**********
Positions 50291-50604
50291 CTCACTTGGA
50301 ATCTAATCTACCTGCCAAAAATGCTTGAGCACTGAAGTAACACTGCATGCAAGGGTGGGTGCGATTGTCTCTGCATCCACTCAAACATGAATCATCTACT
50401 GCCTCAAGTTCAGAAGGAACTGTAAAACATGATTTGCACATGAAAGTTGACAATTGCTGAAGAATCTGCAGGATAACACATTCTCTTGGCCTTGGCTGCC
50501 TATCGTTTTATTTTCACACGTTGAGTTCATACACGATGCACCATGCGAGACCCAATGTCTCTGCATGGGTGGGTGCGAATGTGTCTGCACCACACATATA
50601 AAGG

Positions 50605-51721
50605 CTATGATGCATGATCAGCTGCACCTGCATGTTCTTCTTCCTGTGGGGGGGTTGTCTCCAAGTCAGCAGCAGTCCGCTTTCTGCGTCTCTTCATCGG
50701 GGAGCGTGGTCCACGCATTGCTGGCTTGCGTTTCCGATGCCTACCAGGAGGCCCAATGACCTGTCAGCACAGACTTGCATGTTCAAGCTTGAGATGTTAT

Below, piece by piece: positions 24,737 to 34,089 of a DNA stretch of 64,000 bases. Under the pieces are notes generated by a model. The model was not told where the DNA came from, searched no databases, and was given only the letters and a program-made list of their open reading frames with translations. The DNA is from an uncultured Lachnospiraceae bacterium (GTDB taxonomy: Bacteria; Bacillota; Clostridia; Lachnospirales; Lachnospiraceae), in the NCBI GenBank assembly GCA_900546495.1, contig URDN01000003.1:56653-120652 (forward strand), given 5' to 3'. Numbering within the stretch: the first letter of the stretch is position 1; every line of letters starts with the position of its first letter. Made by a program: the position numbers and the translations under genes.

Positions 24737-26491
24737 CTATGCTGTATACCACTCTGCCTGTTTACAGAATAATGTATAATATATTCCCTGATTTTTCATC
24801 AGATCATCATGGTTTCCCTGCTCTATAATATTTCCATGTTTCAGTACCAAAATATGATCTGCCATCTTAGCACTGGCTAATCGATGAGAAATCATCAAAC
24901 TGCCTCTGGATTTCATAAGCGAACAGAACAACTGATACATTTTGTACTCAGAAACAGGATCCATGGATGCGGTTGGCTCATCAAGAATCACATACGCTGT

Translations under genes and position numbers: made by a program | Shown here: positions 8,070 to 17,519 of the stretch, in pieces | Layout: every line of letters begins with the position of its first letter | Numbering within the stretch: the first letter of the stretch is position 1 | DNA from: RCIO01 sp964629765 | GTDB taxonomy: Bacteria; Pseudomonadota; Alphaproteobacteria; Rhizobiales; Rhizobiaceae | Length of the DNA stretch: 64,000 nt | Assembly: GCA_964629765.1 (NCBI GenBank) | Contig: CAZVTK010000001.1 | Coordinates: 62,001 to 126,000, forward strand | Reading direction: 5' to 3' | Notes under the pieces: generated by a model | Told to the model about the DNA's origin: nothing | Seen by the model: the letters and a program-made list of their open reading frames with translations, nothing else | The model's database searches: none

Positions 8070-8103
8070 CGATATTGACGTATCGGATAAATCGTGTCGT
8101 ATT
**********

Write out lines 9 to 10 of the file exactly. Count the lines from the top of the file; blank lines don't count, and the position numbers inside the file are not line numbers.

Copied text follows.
50701 GGAGCGTGGTCCACGCATTGCTGGCTTGCGTTTCCGATGCCTACCAGGAGGCCCAATGACCTGTCAGCACAGACTTGCATGTTCAAGCTTGAGATGTTAT

Below, piece by piece: positions 24,737 to 34,089 of a DNA stretch of 64,000 bases. Under the pieces are notes generated by a model. The model was not told where the DNA came from, searched no databases, and was given only the letters and a program-made list of their open reading frames with translations. The DNA is from an uncultured Lachnospiraceae bacterium (GTDB taxonomy: Bacteria; Bacillota; Clostridia; Lachnospirales; Lachnospiraceae), in the NCBI GenBank assembly GCA_900546495.1, contig URDN01000003.1:56653-120652 (forward strand), given 5' to 3'. Numbering within the stretch: the first letter of the stretch is position 1; every line of letters starts with the position of its first letter. Made by a program: the position numbers and the translations under genes.